Artists: Matt Brotka
819 West Cary Street
Richmond, Virginia 23220
FRESHLY INKED: What year did you start tattooing?
MATT BROTKA: I started tattooing in 1997.
>> How did you get into tattooing?
The popular answer these days is “tattooing found me.” It holds true for so many of us. Being involved in the punk rock scene in the early ’90s, I had been interested in tattoos from seeing various work on people at shows, but tattooing wasn’t like it is today. Most mid- to larger-sized cities only had two or three shops, if lucky. Maybe three or four national tattoo magazines. No internet. You just had to be the kind of person who would seek it out on your own. Whereas today, it’s thrown in your face. Tattooing is the only thing in my life that makes sense.
>> Where did you apprentice?
In 1994, there was a tattoo shop that happened to be on my way home from school. Most days, I would stop in and peek around, annoy all the tattooers and ask about trading art for tattoos. One thing led to another and I was off and running. A good friend of mine at the time was really encouraging me to get involved so he could get free tattoos. He helped me build my first crappy homemade “guns” and let me mess his arms and legs up. I got a few false starts with a few different shops along the way, but it was more abuse and misinformation than anything, so I skip mentioning them and go right to a fellow named Mike Beauchesne in Rhode Island who REALLY showed me the way. He had to cure me of a lot of the bad habits I had picked up prior. He was hard on me, but a wonderful teacher. Credit also goes to a coworker at the time, Rob Young. Together, he and Mike really helped me iron out the kinks and taught me how to put on solid tattoos and set me straight in proper ethics of tattooing.
>> Do you have any special training? I have no formal art training besides a few high school art classes.
I feel as though I learned to draw from comic books in the late ’80s and early ’90s the most. Wendy Pini, Bob McLeod, Robert Crumb, Daniel Clowes all were large influences on my own drawing.
>> What conventions have you worked at? Have you won any awards? What are some of your best convention memories?
I’ve worked a lot of conventions, so listing them all would just be dull. I’ve tended to stray away from conventions recently, as they all are seeming to become increasingly obscene. The focus now seems to be on “satellite” personalities that really don’t contribute to the tattoo world other than gaining them- selves more 15-minute fame from vapid and destructive tattoo television shows. Promoters are packing a convention center with 300 automaton tattoo droids that have the same outfits, personalities, and identical portfolios. So, yeah, I don’t even bother, for the most part. One of my favorite convention memories recently was the 2010 Baltimore show. A huge blizzard hit that weekend, covering most of the East Coast in four feet of snow. We were basically stuck in the hotel for three days and although it made for some slow work days, it was the most fun I’ve ever had at a convention.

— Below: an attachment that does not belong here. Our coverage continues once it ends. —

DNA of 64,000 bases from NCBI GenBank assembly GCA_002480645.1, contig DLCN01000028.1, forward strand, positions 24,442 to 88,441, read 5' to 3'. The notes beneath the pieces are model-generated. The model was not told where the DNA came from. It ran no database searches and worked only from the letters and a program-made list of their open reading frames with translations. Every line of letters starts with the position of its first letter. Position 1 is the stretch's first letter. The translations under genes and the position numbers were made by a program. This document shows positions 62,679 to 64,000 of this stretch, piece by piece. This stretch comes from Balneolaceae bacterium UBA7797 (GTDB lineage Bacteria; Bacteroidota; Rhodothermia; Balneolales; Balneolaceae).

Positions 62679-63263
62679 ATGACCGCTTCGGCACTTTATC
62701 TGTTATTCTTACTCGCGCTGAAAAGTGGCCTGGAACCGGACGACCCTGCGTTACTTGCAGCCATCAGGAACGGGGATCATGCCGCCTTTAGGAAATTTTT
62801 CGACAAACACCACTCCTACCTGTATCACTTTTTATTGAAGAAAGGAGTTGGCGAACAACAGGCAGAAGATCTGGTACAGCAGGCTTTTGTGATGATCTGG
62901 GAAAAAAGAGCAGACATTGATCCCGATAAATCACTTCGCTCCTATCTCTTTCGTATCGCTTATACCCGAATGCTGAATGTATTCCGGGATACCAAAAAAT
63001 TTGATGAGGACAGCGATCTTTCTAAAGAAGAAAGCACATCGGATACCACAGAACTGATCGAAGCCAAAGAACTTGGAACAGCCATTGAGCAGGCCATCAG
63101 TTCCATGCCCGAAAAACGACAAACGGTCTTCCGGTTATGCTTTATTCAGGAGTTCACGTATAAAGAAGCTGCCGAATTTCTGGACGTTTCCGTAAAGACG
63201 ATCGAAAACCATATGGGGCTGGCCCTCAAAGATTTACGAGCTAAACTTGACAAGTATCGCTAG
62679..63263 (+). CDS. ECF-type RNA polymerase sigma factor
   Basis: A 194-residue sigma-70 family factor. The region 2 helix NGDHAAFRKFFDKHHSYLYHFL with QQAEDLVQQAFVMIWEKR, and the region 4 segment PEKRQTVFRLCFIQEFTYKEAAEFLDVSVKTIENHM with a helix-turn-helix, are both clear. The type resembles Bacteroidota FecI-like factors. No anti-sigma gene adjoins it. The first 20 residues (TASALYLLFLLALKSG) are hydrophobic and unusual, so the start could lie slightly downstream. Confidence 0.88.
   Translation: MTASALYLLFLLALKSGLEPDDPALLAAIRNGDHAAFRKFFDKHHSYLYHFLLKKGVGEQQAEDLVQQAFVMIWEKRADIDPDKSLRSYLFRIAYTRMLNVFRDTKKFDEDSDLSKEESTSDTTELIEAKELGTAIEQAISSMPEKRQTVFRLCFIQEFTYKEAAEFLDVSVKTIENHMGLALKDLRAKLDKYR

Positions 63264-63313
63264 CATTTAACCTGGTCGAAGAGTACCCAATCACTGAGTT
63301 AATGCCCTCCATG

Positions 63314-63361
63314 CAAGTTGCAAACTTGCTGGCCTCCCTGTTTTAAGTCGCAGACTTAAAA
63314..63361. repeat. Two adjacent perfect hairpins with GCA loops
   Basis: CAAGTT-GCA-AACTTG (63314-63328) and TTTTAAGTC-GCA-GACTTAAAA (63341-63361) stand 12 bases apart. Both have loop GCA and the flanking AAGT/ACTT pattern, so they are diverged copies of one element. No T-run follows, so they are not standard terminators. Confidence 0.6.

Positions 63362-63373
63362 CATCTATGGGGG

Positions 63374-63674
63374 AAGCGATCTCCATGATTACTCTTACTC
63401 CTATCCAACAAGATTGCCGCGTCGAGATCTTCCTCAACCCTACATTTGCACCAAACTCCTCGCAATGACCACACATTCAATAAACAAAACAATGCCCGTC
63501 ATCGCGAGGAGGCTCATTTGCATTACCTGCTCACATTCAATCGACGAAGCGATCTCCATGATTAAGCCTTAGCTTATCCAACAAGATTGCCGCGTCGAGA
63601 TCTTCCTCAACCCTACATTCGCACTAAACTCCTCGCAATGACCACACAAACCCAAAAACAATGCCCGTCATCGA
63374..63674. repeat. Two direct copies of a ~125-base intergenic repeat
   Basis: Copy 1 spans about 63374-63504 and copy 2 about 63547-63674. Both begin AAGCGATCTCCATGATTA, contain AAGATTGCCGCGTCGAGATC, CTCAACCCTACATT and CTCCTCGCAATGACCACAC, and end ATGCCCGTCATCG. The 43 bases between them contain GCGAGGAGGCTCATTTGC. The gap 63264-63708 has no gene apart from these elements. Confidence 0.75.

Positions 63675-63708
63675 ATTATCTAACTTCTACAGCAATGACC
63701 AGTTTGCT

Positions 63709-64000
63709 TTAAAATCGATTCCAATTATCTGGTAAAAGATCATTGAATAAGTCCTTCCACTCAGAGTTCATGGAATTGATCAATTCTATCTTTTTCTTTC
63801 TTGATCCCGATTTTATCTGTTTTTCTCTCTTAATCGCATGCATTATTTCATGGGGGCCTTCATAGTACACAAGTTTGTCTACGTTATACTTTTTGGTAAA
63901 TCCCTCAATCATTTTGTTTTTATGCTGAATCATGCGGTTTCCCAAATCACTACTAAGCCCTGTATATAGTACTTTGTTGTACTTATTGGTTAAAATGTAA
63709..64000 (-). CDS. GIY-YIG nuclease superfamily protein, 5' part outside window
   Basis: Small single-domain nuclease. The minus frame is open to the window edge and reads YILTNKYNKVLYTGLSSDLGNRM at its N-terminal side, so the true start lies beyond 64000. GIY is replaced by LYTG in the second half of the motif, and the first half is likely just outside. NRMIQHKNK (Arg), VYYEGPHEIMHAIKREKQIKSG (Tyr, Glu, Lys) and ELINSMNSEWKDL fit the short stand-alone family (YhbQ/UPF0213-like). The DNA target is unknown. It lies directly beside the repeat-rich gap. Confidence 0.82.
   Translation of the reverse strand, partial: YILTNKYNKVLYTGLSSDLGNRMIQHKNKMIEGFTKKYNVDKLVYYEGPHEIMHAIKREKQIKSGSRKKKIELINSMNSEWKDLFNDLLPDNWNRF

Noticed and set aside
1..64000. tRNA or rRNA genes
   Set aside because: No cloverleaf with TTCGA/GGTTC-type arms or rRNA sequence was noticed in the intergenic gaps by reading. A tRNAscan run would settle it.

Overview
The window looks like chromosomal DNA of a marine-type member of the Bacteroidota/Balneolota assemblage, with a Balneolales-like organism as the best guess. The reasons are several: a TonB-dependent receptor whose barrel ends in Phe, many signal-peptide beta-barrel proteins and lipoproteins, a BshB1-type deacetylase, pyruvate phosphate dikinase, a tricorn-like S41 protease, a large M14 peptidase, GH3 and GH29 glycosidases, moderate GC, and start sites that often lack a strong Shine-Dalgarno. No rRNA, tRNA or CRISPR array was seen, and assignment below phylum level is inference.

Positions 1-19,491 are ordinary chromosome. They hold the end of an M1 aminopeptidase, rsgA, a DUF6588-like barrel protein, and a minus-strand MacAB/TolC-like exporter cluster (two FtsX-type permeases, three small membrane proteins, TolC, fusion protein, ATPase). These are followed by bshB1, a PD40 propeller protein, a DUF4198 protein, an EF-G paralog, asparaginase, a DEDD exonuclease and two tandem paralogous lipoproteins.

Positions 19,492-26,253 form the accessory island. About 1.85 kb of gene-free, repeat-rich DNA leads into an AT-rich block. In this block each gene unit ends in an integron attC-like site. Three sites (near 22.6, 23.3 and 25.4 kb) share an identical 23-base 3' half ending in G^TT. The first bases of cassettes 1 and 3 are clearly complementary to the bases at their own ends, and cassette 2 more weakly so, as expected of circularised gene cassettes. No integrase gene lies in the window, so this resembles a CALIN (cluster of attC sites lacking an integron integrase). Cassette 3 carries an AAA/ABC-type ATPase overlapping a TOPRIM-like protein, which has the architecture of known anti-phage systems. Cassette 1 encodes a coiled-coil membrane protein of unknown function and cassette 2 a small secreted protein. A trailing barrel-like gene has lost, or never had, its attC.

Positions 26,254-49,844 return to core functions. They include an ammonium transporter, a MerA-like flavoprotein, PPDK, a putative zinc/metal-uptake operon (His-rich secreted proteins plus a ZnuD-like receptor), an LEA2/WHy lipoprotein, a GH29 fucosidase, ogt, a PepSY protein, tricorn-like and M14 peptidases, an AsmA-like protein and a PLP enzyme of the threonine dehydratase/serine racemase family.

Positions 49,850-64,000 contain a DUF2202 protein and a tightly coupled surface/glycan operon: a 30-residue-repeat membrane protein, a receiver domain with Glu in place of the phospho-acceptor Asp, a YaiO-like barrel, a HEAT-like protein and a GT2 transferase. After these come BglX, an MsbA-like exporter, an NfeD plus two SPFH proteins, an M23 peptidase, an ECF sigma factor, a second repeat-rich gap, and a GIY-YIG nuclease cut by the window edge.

>> How do you describe your style?
I’m not really sure what my style would be. I like tattoos that lean toward the traditional, with clean, simple lines and heavy shading, but have a bit more illustrative flair. Traditional American and Japanese with a modern twist, perhaps? I like to try and make strong compositions with lots of layers.
>> What inspires you as an artist?
I can find inspiration from just about any aspect of life. Traveling, books, music, art. The more I paint or draw, the more I feel inspired for new projects.
>> What sets you apart from other artists?
After a customer called me “the tape jerk,” I have been much more thoughtful about placing tape for a bandage. I think I have been getting pretty awesome at taping. It sets me apart from the crowd.
>> What other mediums do you work in?
I mostly work in watercolor, liquid acrylic, pen and ink.
>> How have you branched out from tattooing?
I have a few very non-tattoo-related paintings in the works. I’ve also been working on a small autobiographical comic book for a few years now.
>> What tattoo artists do you admire most?
Ed Hardy, Bob Shaw, Chris Trevino, Theo Mindell, Filip Leu, Timothy Hoyer. Also my coworkers Katie Davis and Fred Pinckard.
>> What kind of tattoos do you look forward to doing?
No specific subject matter, I suppose. I enjoy doing more layered, large-scale work. I like tattoos that tell a story without using hundreds of words.
>> Before someone gets a tattoo what advice do you give them?
You need to put more trust in your tattooer! If you’ve researched someone’s work, taken the time to meet with them, etc., etc., just listen to what they have to say. If a tattooer has a portfolio full of beautiful tattoos that you love, believe them when they say, “Hmm, this might not work so great because ….” Stop micromanaging your tattoos to the point of ruining them. Tattooing is not a Google image search, nor is it a re-blogged photo on Tumblr. They are made by human hands, and they look the best when you can see that.
>> Is there a tattoo that you haven’t done yet that you are dying to do?
Not in particular. I’d love to do more pretty ladies with fancy hair, more dark and emotional imagery. I love nautical themes.